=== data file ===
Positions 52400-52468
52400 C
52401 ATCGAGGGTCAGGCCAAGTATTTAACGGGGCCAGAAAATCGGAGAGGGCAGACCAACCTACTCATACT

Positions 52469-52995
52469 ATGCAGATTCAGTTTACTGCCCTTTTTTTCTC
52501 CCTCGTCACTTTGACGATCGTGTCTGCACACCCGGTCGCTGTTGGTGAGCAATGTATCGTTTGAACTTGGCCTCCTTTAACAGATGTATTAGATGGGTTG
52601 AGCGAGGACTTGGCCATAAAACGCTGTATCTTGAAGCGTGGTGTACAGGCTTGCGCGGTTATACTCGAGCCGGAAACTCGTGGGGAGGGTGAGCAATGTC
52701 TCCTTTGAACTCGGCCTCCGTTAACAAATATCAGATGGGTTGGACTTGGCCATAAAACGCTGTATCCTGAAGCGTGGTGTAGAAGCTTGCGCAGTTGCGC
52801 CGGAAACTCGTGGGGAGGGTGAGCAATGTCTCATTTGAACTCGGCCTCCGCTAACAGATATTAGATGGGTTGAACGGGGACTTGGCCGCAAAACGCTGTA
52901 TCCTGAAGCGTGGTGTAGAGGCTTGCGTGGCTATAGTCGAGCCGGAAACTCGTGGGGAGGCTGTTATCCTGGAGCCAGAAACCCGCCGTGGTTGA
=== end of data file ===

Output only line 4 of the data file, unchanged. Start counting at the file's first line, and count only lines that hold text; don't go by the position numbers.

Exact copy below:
Positions 52469-52995